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Local Politicians Risk Lives in Supporting I-73 Over Public Safety

According to recent statistics released by the Federal Bureau of Investigation, Myrtle Beach is the third most dangerous city of over 10,000 residents in the country.
According to those statistics, Myrtle Beach has nearly double the murders per 1,000 population as the national average. Among other violent crimes, Myrtle Beach has nearly four times the number of rapes, three and one-half times the number of robberies and three times the number of assaults as the national average.
Last month, the website for Coastal Law, of which Russell Fry is one of the two practicing attorneys, posted a story about these Myrtle Beach statistics. The entire story can be viewed at this link: https://coastal-law.com/myrtle-beach-crime-rates-are-we-the-3rd-most-dangerous-city-in-america/
With the crime rate so high in the city in which he practices law and wants to represent in Congress, why is Fry so effusive in his support of the plan for funding Interstate 73 by using locally collected hospitality fee revenue from Myrtle Beach, North Myrtle Beach and Horry County? This public revenue could be put to better use funding additional public safety personnel and equipment as well as other, more critical, local infrastructure needs.
One could conclude that Fry is more interested in supporting the interests of those who fund his campaigns than he is in improving the welfare of those he currently represents and those he hopes to represent in Congress.
A true, conservative politician would prioritize the spending of local public dollars solving the issues that currently reduce the quality of life of his or her constituents, such as crime and poor infrastructure, rather than spending those limited public dollars on a new boondoggle project.
If Fry believes only new projects give life to his campaign, why isn’t he promoting construction of the SELL road, which would give a new access road to his current southeastern Horry County constituents in House District 106, rather than I-73?
Fry is not alone, among local politicians, in ignoring the need to fight crime in Myrtle Beach and improve current infrastructure in favor of spending locally generated tax dollars on the I-73 boondoggle.
Myrtle Beach Mayor Brenda Bethune has done nothing to reduce crime rates in Myrtle Beach during her current nearly four-year term in office. Bethune was joined at the governor’s press conference by city council members Jackie Hatley, Gregg Smith and John Krajc. Bethune, Hatley and Smith are on the ballot for reelection next month.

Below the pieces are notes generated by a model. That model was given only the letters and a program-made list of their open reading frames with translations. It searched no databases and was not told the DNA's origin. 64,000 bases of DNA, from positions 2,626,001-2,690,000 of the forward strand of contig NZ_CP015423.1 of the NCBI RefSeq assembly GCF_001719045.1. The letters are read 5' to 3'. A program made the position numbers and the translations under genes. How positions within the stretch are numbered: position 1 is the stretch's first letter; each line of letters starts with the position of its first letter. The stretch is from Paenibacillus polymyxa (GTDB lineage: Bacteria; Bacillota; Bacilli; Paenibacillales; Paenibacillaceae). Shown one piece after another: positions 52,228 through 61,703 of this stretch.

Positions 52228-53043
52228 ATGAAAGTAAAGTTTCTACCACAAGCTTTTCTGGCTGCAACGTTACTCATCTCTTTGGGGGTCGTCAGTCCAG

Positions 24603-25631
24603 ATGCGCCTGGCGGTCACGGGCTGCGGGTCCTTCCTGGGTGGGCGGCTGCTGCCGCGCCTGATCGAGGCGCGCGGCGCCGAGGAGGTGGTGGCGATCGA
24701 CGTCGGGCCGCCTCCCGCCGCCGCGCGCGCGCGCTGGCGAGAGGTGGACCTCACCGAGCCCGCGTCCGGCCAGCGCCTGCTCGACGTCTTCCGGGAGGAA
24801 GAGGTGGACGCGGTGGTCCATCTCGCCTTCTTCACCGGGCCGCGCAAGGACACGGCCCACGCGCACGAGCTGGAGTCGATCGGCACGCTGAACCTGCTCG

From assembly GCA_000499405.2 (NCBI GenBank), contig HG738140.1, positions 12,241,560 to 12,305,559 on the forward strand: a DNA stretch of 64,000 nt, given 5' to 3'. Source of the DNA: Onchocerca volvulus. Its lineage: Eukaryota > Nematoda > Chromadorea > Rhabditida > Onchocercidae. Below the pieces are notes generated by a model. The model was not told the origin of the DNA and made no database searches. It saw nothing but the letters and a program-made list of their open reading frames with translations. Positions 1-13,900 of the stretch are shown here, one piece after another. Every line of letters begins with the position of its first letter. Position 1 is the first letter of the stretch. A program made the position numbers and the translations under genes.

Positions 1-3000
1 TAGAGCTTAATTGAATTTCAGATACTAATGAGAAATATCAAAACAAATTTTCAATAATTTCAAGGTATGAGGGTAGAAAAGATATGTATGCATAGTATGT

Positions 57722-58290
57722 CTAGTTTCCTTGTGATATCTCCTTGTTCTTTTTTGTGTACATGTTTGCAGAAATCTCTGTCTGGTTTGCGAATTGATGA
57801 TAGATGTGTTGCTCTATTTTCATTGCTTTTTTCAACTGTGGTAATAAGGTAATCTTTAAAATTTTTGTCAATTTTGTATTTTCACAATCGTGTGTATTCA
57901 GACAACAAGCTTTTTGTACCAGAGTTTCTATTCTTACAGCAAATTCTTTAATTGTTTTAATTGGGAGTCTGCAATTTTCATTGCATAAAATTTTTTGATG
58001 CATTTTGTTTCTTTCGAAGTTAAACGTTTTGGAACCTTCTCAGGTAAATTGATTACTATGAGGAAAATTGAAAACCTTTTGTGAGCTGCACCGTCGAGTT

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Horry County Taxpayers Betrayed in Governor’s I-73 Plan

Gov. Henry McMaster travelled from Columbia to the Myrtle Beach Area Chamber of Commerce headquarters Monday to unveil his “Potential Funding Plan” for Interstate 73 from its eastern terminus at U. S. 17 in Briarcliffe to connection with I-95 near Dillon.
It was a duplicitous move by the governor when one considers that all of the $795 million from state funds recommended by McMaster will be spent entirely in Dillon and Marion counties. McMaster’s funding plan for completion of the Horry County section of I-73 is placed on the backs of Horry County taxpayers with possibly $150 million of federal funds being thrown in.
Even by standards of a South Carolina state government that continuously uses Horry as a donor county to the rest of the state, the plan is outrageous. It is outright Marxist philosophy that our “so-called conservative Republican” elected officials claim to fight against.
In 1875, Karl Marx wrote the economic and political philosophy of his “communism” was “from each according to his ability, to each according to his needs.” In other words, transfer the wealth from the rich to the poor. That is exactly what is being done with Horry County tax dollars so Dillon and Marion taxpayers don’t have to contribute any locally collected tax dollars.
In addition, that $350 million of local contribution from the county and the cities would be better spent on existing infrastructure needs such as Hwy 90, Hwy 905, the SELL road and the proposed road around Conway to 701 for the county, infrastructure and police needs in Myrtle Beach and parking and other infrastructure needs in North Myrtle Beach.
Furthermore, the elected officials representing Horry County voters who showed up to praise the plan, Congressman Tom Rice, state legislators Sen. Luke Rankin, Sen. Greg Hembree, Sen. Stephen Goldfinch, Rep. Russell Fry, Rep. Case Brittain, and Rep. Heather Crawford, county council members Dennis DiSabato, Orton Bellamy, Johnny Vaught, Bill Howard, Tyler Servant and Gary Loftus, Myrtle Beach Mayor Brenda Bethune and city council members Jackie Hatley, Gregg Smith and John Krajc and North Myrtle Beach Mayor Marilyn Hatley, have a lot of splainin’ to do for supporting the plan.
Rice, Brittain, Crawford, Bellamy, Vaught, Howard and Servant are all up for reelection in 2022. Bethune, Jackie Hatley, Smith and Marilyn Hatley are up for reelection in the upcoming November 2021 city elections. Fry is giving up his statehouse seat to challenge Rice for Congress. Will the voters reject these liberal Marxist spendthrifts?
The entire funding plan projects $795 million from the state, $430 million from the feds and $350 million combined from Horry County, Myrtle Beach and North Myrtle Beach. None of that money is approved to be spent on I-73 at this time. Dillon and Marion counties are not projected to appropriate any money.